The Secret Society of Parents
I’ve heard of secret societies before, but I never really wanted to join one. I don’t know. Maybe it’s because I’m not coordinated enough to do any sort of secret handshake. Or maybe it’s because it’s hard to know what sort of shoes one should wear with a fez.
So, it was surprising to discover that I’ve joined a secret society anyway. It’s the secret society of parents —— and it has to be the largest one on Earth.
Before I had Lucy, I would not have known the difference between a Weeble and a Wiggle. But, because Lucy has discovered this Australian kiddie-pop band, I have, too. And I hear them everywhere. Especially inside my own head.
Being a member of the Parents Club means more than developing a firm grasp on the location of my head, shoulders, knees and toes (knees and toes). It’s also affected my eyes (and ears and mouth and nose).
For example, I was watching TV on Saturday —— a show called Trading Spaces, where two sets of neighbors trade houses for two days and redecorate a room. People usually end up with incredible remodel jobs for less than $1,000, (which happens when you have a designer and carpenter helping you out for free). Most important, there’s not a toddler or a diaper to be seen. It’s like pornography for people who, like most parents, learn to live with sticky furniture, padded coffee tables and child-proofed cabinets.
On the episode I saw, the designer was charged with making the living room an “adult space.” The homeowners, I guess, were sick of seeing their toddlers’ toys everywhere. Hard to believe, I know. But not everyone likes the look of rainbow-colored plastic.
The designer’s bright idea was to glue straw to the walls. Yes. Straw. The stuff mangers are lined with. The stuff farm animals eat.
Before I had Lucy, I would have thought, “Hey. Interesting idea.”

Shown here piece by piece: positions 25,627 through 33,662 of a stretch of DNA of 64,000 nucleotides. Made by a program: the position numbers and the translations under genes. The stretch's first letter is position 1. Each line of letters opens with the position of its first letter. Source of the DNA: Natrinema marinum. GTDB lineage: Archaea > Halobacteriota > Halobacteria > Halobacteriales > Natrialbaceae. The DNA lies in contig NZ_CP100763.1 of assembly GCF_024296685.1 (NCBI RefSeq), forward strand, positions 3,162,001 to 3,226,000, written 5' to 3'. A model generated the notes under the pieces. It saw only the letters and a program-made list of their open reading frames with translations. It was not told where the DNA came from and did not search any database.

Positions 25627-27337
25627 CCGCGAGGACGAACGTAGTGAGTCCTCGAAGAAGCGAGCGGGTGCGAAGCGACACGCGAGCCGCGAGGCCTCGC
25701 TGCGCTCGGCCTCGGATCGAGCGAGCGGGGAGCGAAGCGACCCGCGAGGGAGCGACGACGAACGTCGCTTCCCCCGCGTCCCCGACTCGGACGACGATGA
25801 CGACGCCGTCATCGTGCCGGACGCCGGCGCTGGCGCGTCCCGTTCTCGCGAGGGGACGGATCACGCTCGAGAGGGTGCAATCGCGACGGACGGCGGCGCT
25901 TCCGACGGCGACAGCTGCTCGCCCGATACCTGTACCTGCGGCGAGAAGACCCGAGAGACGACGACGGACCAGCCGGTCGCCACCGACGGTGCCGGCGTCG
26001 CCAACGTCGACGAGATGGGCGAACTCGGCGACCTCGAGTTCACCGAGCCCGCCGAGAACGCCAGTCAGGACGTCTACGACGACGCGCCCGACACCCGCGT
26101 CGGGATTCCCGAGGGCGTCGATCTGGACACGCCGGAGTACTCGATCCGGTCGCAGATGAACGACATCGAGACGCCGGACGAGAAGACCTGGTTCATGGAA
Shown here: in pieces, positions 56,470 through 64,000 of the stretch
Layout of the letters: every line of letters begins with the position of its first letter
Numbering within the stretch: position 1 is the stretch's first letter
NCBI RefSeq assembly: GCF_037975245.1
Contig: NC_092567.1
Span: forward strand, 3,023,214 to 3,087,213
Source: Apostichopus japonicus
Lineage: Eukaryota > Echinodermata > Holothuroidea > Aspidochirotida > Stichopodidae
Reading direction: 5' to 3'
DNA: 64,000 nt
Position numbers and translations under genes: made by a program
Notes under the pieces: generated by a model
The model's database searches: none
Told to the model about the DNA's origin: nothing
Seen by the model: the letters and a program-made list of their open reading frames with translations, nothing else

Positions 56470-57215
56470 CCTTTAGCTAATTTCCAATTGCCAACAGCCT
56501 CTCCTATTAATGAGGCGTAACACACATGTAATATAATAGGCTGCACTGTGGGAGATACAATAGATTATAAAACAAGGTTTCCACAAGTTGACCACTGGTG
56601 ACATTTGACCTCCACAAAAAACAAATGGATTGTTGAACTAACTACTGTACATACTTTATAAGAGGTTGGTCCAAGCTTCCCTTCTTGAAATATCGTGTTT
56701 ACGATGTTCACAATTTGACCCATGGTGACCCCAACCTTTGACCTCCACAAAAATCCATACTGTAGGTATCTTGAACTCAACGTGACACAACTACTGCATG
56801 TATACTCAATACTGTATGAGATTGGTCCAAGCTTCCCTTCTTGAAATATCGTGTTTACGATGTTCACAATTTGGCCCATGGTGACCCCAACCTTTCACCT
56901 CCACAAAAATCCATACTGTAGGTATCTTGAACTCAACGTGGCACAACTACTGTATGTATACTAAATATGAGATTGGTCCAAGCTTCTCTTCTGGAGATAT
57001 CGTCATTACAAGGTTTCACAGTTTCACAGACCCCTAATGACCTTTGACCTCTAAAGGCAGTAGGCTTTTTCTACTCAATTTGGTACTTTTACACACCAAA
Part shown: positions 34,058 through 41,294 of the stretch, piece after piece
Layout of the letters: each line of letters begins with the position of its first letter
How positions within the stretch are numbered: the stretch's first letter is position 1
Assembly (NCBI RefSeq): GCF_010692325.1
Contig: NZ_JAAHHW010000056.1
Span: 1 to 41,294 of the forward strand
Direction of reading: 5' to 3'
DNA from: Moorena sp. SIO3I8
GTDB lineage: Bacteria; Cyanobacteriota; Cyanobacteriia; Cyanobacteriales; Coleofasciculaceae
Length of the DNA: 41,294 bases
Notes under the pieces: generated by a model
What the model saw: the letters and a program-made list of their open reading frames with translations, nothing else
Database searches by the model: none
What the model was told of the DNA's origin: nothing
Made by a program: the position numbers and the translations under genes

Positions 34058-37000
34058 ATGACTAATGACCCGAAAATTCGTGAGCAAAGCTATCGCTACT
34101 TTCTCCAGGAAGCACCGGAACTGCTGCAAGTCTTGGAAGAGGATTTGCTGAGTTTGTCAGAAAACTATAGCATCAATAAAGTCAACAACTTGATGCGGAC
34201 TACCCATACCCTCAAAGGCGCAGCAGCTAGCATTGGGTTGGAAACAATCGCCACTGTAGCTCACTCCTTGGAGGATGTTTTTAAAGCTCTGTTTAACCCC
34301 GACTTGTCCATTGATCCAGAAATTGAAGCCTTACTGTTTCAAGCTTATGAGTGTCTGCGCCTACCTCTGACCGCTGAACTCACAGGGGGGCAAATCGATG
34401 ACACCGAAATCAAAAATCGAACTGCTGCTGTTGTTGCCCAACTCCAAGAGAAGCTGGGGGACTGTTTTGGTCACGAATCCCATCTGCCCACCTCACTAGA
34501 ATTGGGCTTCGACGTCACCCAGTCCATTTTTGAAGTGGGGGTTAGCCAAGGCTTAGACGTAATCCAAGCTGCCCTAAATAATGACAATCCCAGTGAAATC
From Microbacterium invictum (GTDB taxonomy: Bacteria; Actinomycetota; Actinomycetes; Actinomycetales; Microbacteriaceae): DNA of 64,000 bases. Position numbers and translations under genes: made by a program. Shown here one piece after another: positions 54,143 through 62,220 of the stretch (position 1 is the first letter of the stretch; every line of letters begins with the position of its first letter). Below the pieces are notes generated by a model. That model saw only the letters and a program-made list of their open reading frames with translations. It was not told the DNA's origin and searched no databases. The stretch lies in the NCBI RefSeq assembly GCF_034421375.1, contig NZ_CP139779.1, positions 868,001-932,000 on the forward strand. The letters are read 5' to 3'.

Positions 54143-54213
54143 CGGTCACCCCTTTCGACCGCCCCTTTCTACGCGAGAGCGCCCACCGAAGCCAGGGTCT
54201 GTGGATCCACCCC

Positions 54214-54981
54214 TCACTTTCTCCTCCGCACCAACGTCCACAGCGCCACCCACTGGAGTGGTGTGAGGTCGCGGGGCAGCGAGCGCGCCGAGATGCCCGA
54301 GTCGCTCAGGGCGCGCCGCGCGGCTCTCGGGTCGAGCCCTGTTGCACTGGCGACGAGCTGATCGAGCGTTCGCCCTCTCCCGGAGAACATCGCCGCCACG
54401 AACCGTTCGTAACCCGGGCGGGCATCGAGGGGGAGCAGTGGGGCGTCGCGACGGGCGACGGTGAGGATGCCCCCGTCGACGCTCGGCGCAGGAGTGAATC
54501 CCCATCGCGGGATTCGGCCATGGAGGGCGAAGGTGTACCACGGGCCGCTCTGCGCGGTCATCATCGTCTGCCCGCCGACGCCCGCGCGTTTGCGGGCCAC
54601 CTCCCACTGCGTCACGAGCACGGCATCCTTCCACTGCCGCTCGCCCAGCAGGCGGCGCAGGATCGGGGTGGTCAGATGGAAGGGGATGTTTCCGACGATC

Now, my first thought was, “Hay. That designer obviously doesn’t have children.”
Adam thought exactly the same thing, as did the neighbor who was tasked with gluing the straw to the walls.
“The babies will eat it,” she said.
“Just tell them not to,” the designer replied.
“You don’t have children, do you?” said the neighbor, who did.
Once you have children, you don’t look at the something and think, “My, that is an interesting texture.”
You think, “Is this a substance she can choke on?”
You don’t think, “The view from this deck is sensational.”
You think, “My child isn’t going anywhere near that death trap.”
You don’t think, “Gosh, those suede pants are a steal.”
You think, “Suede. Like I’m really going to buy anything that won’t be improved by peanut butter handprints.”
You don’t think, “How did this rock get inside?”
Instead, your heart gets warm and you think, “Ah. She’s found another treasure.”
Once you’ve had a child, what matters about the world has everything to do with her. Will it kill her? Will she wreck it? Does she need it? Will she love it?
And, I’m learning, it only gets more so the older she gets. The more Lucy becomes her own person, the more I understand the rules of this club I’m in. Along with the parents I’ve seen lining the edges of soccer fields, sifting through books at the library, or taking their children on bike rides around the neighborhood, I’m doing what I can to help Lucy learn, stay safe, take risks and have fun.
This is what parents do: We give away our dry-clean- only clothes; we spend our Saturday mornings alongside sports fields; we stay on the lookout for trouble; and somehow, somewhere, we find the energy for the little adventures that become the stuff of happy memories.
Every time I see other parents lit up by their children, in the same way the moon glows with light from the sun, I can’t help but smile, because I understand exactly what they feel.It’s a great thing being a member of this club —— even if I’m not getting a cool hat out of the deal.